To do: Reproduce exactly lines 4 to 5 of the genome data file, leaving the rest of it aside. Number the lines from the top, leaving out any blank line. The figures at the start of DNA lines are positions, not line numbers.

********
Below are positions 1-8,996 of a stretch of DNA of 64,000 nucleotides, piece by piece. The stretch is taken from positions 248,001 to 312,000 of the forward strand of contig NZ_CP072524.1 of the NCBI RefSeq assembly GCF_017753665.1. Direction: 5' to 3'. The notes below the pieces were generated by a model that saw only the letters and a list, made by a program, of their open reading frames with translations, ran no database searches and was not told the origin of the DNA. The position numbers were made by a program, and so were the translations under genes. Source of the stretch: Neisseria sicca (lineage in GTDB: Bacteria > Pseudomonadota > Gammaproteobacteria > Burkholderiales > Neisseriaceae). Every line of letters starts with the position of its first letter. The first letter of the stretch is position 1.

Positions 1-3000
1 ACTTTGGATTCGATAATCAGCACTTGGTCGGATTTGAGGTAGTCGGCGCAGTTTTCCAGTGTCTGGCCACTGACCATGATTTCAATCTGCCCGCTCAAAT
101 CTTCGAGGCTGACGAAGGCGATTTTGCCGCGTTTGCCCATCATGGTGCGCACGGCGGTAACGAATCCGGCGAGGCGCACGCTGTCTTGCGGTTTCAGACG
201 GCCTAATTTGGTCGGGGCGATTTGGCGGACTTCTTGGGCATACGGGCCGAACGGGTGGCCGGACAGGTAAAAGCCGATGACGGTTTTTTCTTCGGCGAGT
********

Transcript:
101 CTTCGAGGCTGACGAAGGCGATTTTGCCGCGTTTGCCCATCATGGTGCGCACGGCGGTAACGAATCCGGCGAGGCGCACGCTGTCTTGCGGTTTCAGACG
201 GCCTAATTTGGTCGGGGCGATTTGGCGGACTTCTTGGGCATACGGGCCGAACGGGTGGCCGGACAGGTAAAAGCCGATGACGGTTTTTTCTTCGGCGAGT